By Te-Erika Patterson
Nationally syndicated news columnist and author Roland S. Martin can now add CNN correspondent to his lengthy list of accomplishments after signing a healthy contract with the world’s most respected news source.
Martin, who has appeared sporadically as a contributing correspondent to CNN since July 2002, has now secured a more prominent position. He will continue to appear as a guest commentator on a number of shows while the network develops other program concepts that will showcase his signature commentating style.
A political firestorm with an unwavering stance about current issues of the day that ignites debates across the country, Martin has secured a handsome contract with CNN that he said, “Is certainly enough to get my shoes shined on a regular basis.”
A Houston native and 1991 graduate of Jack S. Yates High School, Martin is a self-described multi-faceted journalist. He has served as Managing Editor of The Houston Defender and Executive Editor with The Chicago Defender, presented poignant opinions as a commentator for TV One Cable Network, shaped the editorial content for BlackAmericaWeb.com and currently hosts The Roland S. Martin show on WVON/1690AM in Chicago. Martin insisted that it is a necessity for today’s journalist to be well-versed in all avenues of mass communication.
Martin attributed some of his success to his high school communications program, which exposed him to the brilliance of mass media.
“That’s what I wanted to do from day one,” Martin affirmed. “When I went to Yates High School, we had our own television station, radio station and newspaper. So I’ve never wanted to do one medium. In fact, I’ve always wanted to do all of them.”
At 38 years old, Martin may not be the youngest CNN correspondent but he is certainly one of very few African Americans who have developed a strong presence on the network. His powerful viewpoint concerning politics, race and religion have earned him a place among the top journalists and commentators in the industry.
From humble beginnings as an intern at the Defender and later returning to the paper as managing editor before moving on to other cities to promote his message, Martin has spent the majority of his career as a member of the Black Press.
“I am someone who is committed to the craft of media,” Martin said. “I also understand the power of media. I’ve always said that it’s the most powerful institution in the world and it is important to have our voices, our perspective and being able to see the world through our lenses to give people a better insight of what’s going on.”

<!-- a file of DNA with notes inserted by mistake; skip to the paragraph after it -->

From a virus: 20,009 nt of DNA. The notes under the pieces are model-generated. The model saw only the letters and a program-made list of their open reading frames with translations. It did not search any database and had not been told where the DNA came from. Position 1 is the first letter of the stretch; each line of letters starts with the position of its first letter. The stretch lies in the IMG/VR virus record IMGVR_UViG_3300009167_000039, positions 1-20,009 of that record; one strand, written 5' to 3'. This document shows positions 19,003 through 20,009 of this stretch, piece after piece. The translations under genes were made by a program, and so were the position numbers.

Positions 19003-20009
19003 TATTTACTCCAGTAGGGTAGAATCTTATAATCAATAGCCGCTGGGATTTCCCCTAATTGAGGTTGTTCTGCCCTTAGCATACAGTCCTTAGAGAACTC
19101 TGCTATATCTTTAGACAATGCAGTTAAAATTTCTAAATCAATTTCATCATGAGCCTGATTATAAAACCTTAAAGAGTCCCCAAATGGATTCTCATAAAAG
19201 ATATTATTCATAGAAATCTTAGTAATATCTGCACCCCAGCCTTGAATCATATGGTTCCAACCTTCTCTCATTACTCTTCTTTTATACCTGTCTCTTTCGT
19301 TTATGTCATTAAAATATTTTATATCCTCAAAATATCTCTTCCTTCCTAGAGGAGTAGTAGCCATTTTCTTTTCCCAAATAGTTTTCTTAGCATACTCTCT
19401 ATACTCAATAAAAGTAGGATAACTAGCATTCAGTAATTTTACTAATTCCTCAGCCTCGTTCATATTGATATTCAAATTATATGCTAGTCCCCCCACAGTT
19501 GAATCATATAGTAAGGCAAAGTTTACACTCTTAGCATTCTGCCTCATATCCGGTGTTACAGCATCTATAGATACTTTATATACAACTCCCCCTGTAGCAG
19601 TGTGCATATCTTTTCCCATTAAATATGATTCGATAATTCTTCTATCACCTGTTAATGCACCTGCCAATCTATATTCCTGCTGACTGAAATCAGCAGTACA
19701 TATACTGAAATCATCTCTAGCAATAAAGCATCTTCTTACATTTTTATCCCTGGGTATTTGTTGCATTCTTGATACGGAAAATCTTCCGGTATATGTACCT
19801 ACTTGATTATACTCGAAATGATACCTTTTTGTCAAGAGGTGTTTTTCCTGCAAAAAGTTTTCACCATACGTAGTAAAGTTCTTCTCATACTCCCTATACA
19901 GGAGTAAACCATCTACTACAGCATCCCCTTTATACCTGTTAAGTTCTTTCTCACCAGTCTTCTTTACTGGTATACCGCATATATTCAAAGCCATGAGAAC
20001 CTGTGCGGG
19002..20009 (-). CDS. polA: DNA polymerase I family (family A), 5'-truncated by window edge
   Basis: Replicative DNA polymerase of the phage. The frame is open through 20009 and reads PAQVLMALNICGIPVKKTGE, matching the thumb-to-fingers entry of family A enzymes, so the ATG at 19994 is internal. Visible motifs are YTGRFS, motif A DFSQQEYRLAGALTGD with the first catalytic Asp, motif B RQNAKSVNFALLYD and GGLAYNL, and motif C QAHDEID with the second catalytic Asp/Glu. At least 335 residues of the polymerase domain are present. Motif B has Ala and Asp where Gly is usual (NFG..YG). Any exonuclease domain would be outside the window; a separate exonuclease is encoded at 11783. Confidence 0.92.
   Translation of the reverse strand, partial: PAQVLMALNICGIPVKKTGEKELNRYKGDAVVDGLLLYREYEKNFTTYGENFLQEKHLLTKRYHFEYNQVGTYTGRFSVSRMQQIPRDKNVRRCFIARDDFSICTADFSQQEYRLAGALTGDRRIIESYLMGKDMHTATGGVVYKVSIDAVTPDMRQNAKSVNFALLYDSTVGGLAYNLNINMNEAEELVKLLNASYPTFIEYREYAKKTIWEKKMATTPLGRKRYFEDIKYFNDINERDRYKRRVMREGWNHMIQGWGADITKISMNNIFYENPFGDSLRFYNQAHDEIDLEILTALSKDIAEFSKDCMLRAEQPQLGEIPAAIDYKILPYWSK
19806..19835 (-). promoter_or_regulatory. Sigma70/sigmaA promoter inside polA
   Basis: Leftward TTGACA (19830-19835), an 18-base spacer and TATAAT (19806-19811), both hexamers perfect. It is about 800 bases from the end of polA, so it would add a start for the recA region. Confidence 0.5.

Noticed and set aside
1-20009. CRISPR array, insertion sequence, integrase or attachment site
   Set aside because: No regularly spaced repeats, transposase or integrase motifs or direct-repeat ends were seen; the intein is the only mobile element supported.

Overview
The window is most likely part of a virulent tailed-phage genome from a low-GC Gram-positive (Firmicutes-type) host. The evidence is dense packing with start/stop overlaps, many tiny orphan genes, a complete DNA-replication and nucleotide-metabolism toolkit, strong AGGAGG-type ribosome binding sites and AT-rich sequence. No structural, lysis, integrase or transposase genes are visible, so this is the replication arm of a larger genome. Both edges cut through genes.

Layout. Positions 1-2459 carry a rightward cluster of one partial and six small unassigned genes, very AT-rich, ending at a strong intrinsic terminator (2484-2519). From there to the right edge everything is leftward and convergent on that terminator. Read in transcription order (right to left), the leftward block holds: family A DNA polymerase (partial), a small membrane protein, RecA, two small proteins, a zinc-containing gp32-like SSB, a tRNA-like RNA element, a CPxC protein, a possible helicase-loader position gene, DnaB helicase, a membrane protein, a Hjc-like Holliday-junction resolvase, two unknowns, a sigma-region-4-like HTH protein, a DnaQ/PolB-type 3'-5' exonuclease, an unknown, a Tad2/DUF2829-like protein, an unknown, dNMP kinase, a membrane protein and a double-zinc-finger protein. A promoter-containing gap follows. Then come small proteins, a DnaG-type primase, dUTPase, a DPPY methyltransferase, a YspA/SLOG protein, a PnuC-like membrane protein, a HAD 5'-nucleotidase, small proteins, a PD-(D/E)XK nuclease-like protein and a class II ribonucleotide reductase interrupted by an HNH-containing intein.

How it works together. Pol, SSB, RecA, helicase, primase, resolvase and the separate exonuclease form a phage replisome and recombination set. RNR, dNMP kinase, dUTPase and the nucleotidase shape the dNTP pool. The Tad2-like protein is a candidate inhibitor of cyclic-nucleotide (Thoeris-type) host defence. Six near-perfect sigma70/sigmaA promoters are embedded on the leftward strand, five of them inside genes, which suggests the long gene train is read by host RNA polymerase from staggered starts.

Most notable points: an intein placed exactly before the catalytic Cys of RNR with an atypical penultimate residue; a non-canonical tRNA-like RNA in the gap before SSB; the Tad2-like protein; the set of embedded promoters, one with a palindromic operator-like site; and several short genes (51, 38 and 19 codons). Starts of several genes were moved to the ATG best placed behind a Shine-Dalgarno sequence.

Martin’s keen insight into the world of politics and media are a direct result of his family’s love for debate and politics. His parents, Reginald and Emelda Martin, raised their five children to be confident, which to their amazement translated into an aggressive leadership style that blossomed once the children reached their teenage years.
“My husband lived and breathed the news,” recalled Martin’s mother Emelda.
“Roland said to his father one night, ‘What makes you think that one of us would not have gone into news and communications when that’s all we had at home?’”
It was Martin’s agent Marc Watts, a former political correspondent for CNN, who was one of the first to recognize the gift in Roland Martin. “He’s just a fantastic story teller,” Watts said. “He has a gift for asking probing, insightful questions and finding a way of making people comfortable with communicating with him and telling him stories that generate news. That’s what Roland’s gift is. That’s what they teach us in journalism school. Roland has perfected that and now he is going to get to showcase that on CNN.”
Watts, who is the founder of Signature Media Group, a talent agency that represents highly recognized journalists across the country, said five years ago no one believed that Martin, then a highly respected newspaper journalist, could ever break out of that mold.
But Watts disagreed.
“He is so intellectual and he has such a refreshing message that we felt we could capitalize on that if his message in the electronic medium were heard. He has a powerful pen and he was always a gifted writer. I recognized that Roland had a speaking style and a wit and a charisma that could be transformed on television. Nobody believed me. Even my fellow colleagues in the agent world asked ‘Why would you represent Roland Martin? He’s a newspaper guy.’ And I said, ‘You just watch Roland Martin in five years you won’t believe what’s he’s going to turn in to.’
“The television news landscape is so disproportionate of African-American males,” Watts continued. “Roland Martin going to CNN doesn’t solve the problem but it certainly makes it look better.”
Martin now resides in Chicago with his wife Jacquie and will make the weekly commute to New York to tape his shows.